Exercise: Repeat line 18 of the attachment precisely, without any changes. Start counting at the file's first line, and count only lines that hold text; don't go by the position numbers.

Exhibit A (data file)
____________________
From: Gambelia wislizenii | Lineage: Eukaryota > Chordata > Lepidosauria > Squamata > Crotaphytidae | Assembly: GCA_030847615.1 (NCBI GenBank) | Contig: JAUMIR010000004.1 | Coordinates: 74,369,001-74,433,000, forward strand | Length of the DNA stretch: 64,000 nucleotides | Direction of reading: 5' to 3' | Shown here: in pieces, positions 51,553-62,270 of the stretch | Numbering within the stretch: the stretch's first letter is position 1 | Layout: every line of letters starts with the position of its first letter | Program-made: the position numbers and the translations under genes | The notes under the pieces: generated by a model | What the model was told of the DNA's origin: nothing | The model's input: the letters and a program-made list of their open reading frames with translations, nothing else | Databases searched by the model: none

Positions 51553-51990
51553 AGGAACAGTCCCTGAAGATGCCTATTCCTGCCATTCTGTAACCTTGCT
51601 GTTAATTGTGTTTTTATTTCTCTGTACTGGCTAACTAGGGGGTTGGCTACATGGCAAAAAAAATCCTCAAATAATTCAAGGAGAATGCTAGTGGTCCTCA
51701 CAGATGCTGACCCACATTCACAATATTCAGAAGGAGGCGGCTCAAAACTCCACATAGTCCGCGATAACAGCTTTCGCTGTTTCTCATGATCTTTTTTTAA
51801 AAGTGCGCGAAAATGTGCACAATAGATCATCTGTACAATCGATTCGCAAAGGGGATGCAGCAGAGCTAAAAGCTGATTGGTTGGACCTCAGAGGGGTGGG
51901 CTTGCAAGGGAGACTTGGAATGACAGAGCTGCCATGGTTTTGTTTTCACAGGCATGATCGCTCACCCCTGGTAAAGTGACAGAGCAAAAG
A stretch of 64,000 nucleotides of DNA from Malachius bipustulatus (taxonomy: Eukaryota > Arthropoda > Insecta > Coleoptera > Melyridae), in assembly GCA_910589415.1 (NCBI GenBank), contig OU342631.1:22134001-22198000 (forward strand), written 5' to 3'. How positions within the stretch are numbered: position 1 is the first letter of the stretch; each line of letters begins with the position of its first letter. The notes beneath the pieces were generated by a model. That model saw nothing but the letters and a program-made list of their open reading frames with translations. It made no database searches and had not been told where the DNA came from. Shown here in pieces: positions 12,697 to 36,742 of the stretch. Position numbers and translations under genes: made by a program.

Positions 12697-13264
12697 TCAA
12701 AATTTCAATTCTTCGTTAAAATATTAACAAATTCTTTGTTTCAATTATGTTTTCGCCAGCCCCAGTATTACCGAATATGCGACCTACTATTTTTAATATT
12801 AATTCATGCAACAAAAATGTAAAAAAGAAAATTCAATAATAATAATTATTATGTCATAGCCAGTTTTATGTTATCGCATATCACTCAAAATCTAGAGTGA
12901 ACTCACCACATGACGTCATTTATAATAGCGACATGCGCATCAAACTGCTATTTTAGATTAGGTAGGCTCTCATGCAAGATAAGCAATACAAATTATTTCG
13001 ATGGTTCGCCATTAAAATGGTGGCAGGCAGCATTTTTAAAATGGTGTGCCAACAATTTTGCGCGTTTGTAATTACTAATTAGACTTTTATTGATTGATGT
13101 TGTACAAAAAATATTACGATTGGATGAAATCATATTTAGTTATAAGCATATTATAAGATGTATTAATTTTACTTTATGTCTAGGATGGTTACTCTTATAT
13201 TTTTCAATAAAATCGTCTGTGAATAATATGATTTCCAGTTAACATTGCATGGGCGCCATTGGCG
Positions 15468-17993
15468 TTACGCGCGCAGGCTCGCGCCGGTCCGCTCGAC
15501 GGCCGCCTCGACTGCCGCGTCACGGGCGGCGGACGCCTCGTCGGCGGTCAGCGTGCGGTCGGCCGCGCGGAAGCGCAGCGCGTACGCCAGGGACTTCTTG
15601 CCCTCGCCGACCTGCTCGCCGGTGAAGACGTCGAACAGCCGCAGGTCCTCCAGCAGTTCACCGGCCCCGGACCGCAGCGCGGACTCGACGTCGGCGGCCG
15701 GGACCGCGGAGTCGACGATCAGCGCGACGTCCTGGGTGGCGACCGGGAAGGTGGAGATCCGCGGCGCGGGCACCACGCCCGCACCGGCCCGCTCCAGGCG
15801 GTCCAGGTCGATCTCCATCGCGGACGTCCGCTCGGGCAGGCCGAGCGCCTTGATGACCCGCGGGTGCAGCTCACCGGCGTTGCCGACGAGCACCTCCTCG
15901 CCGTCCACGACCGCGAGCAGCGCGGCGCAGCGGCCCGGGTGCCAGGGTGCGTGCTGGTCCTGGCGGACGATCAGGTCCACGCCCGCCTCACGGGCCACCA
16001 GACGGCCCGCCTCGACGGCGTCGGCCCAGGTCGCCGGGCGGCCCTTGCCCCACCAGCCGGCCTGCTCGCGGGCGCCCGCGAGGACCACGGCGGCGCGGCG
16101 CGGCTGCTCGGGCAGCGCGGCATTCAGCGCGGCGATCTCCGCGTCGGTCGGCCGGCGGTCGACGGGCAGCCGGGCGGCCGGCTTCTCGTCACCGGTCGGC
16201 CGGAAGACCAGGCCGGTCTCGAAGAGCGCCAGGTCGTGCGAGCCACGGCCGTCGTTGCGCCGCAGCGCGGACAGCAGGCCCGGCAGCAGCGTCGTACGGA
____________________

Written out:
15468 TTACGCGCGCAGGCTCGCGCCGGTCCGCTCGAC